In the short term, the biggest casualty would be UNRWA. The agency provides services to some 5 million Palestinian refugees and their descendants across the Middle East. The agency, for instance, educates an estimated 270,000 children in Gaza. If schools were forced to close, these children could end up in classrooms run by the ruling Hamas militant group. UNRWA might also be forced to lay off workers in a volatile territory where unemployment already is over 40 percent.

In the long run, things could become even more dire. The Trump administration, already seen as biased by the Palestinians, could have a difficult time bringing them back to the negotiating table as it prepares to float a peace proposal.

Reductions in funding for Palestinian security forces could, ironically, hurt Israeli security. These forces quietly cooperate with Israel in a shared fight against Hamas. For this reason, U.S. officials say security assistance will likely not be touched.

A collapse of the Palestinian Authority, already buckling under hundreds of millions of dollars of debt, could be disastrous for Israel. As an occupying power, Israel could find itself responsible for the welfare and education of over 4 million Palestinians in the West Bank and Gaza.

The Palestinians also might follow through on threats to abandon their dream of establishing an independent state alongside Israel and instead seek equal rights in a single, binational state. This scenario could spell the end of Israel as a democracy with a broad Jewish majority.

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AP correspondents Mohammed Daraghmeh in Ramallah, West Bank, and Karin Laub in Amman, Jordan, contributed to this report.

Pulse Trial: Police body cam, surveillance video allowed in trial of alleged gunman’s wife

Published: Tuesday, January 23, 2018 @ 10:50 PM

A view of the Pulse Nightclub sign on June 21, 2016 in Orlando, Florida. A shooter killed 49 people and injured at least 100 in a shooting rampage on June 12, 2016.
Gerardo Mora/Getty Images
A view of the Pulse Nightclub sign on June 21, 2016 in Orlando, Florida. A shooter killed 49 people and injured at least 100 in a shooting rampage on June 12, 2016.(Gerardo Mora/Getty Images)

A federal judge ruled Tuesday on what evidence will and will not be allowed in the Noor Salman trial.

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Salman is the wife of Omar Mateen, who authorities have said killed 49 people and injured more than 100 at the Pulse nightclub on June 12, 2016. Mateen was killed by police the night of the shooting.

Noor Salman is the wife of alleged Pulse nightclub shooter Omar Mateen. Authorities believe she knew about the attack that killed 49 and did nothing to stop it.(Facebook/ WFTV.com)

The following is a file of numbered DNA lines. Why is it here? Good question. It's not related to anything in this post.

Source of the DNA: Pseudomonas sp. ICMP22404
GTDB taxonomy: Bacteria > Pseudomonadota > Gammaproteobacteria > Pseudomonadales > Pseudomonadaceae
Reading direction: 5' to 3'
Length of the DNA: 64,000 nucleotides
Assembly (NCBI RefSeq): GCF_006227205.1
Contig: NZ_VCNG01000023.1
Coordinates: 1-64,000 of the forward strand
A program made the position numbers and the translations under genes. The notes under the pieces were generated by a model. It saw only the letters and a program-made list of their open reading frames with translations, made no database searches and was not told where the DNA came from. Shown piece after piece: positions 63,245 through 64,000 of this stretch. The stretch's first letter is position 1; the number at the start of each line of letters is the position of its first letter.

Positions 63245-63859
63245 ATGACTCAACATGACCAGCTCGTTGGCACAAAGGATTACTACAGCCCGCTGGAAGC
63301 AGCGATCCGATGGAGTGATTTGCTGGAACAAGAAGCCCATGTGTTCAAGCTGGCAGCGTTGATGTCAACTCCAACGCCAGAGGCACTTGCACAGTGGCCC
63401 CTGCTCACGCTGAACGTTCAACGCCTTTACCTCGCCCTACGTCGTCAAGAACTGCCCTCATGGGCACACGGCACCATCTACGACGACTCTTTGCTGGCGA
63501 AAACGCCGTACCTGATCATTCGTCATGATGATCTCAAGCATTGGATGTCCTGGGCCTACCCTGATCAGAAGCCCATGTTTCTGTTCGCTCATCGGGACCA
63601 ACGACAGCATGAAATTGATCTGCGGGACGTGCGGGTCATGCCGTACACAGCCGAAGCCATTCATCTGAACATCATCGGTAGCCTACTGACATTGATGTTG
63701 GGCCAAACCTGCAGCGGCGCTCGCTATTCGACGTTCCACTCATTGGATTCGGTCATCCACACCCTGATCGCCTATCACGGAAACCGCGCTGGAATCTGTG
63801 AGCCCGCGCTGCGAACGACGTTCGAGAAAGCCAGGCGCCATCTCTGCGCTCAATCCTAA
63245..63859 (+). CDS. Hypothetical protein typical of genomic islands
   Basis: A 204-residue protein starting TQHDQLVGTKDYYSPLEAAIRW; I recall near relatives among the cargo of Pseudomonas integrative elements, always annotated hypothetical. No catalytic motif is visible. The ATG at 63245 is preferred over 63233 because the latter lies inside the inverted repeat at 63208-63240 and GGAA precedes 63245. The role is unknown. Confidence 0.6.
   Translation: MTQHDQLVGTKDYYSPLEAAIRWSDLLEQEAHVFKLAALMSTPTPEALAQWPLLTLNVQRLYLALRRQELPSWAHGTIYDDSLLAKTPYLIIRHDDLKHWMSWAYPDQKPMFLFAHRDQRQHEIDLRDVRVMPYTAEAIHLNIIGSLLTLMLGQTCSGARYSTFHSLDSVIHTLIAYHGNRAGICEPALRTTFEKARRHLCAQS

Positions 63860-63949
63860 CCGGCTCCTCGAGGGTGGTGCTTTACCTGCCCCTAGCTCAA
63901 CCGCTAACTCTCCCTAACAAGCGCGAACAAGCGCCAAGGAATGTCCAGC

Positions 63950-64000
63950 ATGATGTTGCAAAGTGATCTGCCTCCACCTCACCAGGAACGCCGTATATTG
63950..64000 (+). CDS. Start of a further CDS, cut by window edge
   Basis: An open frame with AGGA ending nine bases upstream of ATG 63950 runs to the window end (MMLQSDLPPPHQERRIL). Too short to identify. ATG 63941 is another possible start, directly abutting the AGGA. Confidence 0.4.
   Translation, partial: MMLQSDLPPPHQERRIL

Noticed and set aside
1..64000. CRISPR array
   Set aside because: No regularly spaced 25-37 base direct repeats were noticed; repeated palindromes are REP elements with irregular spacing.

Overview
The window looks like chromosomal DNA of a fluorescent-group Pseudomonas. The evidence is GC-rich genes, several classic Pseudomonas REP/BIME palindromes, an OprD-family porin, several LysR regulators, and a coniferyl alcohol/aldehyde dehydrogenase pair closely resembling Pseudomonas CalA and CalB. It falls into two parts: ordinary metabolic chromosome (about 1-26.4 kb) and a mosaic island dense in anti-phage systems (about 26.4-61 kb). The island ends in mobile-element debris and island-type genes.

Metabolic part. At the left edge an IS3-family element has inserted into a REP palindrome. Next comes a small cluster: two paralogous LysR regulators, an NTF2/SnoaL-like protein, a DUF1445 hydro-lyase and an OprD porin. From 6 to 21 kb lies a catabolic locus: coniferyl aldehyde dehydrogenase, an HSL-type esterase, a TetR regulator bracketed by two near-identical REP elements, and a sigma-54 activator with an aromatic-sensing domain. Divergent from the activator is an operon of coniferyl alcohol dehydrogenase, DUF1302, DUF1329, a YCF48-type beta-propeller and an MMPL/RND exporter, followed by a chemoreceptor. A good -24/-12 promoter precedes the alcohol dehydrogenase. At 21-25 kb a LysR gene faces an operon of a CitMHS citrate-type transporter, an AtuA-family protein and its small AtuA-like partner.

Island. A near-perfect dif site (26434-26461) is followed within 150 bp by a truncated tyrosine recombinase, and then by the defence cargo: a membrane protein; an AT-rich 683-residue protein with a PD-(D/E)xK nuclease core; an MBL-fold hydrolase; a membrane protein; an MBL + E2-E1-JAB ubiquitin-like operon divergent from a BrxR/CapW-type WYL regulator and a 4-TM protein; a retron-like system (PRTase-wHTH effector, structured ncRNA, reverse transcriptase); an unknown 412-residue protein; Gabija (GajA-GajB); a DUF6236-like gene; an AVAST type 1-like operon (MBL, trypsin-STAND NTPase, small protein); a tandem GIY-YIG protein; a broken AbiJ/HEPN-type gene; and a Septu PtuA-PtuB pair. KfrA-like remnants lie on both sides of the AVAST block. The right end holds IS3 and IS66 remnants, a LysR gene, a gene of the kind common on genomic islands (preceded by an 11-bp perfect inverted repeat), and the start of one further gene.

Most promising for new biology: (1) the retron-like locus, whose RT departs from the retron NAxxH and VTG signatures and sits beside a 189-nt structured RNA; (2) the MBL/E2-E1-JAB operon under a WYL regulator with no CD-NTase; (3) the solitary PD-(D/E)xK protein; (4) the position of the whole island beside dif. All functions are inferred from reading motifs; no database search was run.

Prosecutors believe Salman knew about the planned attack, came up with a cover story and did nothing to stop the shooting.

Salman faces charges of aiding a former terrorist organization and obstruction of justice.
Judge Paul Byron ruled evidence that involves police body-camera video and surveillance video from inside the nightclub will be allowed in court.

>> Related: Who is Noor (Salman) Mateen, wife of Orlando mass shooter?

The surveillance video shows Mateen walking around the club with a gun.

The evidence also included cellphone video inside a restroom where Mateen fired at several victims and survivors. In the video, multiple rounds of rapid gunfire can be heard. 

Body-camera video from officers showed law enforcement outside of the club giving medical attention to gunshot victims.

Byron ruled last week that a terrorism expert will be allowed to testify about Mateen’s Facebook posts on the Islamic State group.

>> Related: Pulse trial: Terrorism expert allowed to testify

A psychologist has also been allowed to testify.

Salman’s trial is set to begin March 1.

No more free checking for Bank of America customers with low balances

Published: Tuesday, January 23, 2018 @ 11:42 PM

Charlotte-based Bank of America has eliminated a free checking account popular with lower-income customers. (Photo by Justin Sullivan/Getty Images)
Justin Sullivan/Getty Images
Charlotte-based Bank of America has eliminated a free checking account popular with lower-income customers. (Photo by Justin Sullivan/Getty Images)(Justin Sullivan/Getty Images)

Charlotte-based Bank of America has eliminated a free checking account popular with lower-income customers.

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The bank is now requiring customers to keep more money in their accounts to avoid a $12 monthly fee.

A national petition on change.org has more than 52,000 signatures from people begging the bank not to end its free checking accounts.

According to The Wall Street Journal, the bank switched its e-banking customers into the new accounts this month.

E-checking, which launched in 2010, had a monthly fee of $8.95, but customers could avoid the fee by using online banking and not using a teller.

Now, those customers will have to pay a $12 monthly fee unless they maintain a minimum daily balance of at least $1,500 or make a direct deposit of $250 or more.

Jessica Wassman said her boyfriend just learned about Bank of America’s plan to end its e-checking accounts and transfer those customers to core checking accounts.

"It did seem a little unfair,” Wassman said. “If you don't make a certain amount of money, you get penalized for it. It was a little insulting. The cost of living is going up, but poverty is still big and people can't afford simple things.”